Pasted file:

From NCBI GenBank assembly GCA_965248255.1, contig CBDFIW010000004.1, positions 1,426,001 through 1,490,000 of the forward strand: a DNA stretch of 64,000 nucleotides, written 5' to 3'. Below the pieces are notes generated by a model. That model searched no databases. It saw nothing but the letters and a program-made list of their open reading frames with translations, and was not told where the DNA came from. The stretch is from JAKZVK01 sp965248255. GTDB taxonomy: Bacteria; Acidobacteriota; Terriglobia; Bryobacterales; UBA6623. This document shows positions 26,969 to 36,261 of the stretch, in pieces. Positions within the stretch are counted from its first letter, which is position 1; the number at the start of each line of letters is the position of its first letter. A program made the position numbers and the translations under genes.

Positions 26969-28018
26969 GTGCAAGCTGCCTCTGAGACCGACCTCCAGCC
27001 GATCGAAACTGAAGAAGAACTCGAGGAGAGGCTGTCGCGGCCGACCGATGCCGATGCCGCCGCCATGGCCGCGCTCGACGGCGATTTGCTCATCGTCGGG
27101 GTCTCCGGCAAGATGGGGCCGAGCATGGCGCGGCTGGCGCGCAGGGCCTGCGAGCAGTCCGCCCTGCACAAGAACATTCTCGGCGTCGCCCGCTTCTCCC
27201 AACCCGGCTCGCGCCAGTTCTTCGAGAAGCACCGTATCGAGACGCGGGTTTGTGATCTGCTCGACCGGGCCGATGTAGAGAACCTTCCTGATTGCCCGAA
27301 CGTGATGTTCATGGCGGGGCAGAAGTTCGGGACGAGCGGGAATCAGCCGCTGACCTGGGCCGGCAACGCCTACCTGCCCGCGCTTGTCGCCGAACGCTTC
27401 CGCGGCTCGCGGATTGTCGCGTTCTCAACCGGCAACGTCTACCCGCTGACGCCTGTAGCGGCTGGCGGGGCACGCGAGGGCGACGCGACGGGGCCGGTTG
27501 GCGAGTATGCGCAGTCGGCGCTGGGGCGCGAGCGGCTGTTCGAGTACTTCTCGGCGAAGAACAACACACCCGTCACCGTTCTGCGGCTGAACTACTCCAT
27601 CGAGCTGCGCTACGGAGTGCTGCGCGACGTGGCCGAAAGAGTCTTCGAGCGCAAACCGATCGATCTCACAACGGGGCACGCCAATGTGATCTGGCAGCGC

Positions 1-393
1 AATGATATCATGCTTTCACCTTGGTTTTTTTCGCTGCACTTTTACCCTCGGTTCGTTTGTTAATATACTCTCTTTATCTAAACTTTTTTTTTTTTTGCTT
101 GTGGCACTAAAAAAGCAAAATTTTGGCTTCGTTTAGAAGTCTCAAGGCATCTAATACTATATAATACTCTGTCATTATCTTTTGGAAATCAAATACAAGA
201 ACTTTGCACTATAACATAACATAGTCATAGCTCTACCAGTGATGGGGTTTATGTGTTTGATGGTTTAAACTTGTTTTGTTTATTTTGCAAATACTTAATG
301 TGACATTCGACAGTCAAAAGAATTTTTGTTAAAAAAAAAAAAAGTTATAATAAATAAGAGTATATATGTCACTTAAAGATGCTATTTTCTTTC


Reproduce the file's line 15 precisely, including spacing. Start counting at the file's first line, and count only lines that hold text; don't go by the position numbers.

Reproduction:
301 TGACATTCGACAGTCAAAAGAATTTTTGTTAAAAAAAAAAAAAGTTATAATAAATAAGAGTATATATGTCACTTAAAGATGCTATTTTCTTTC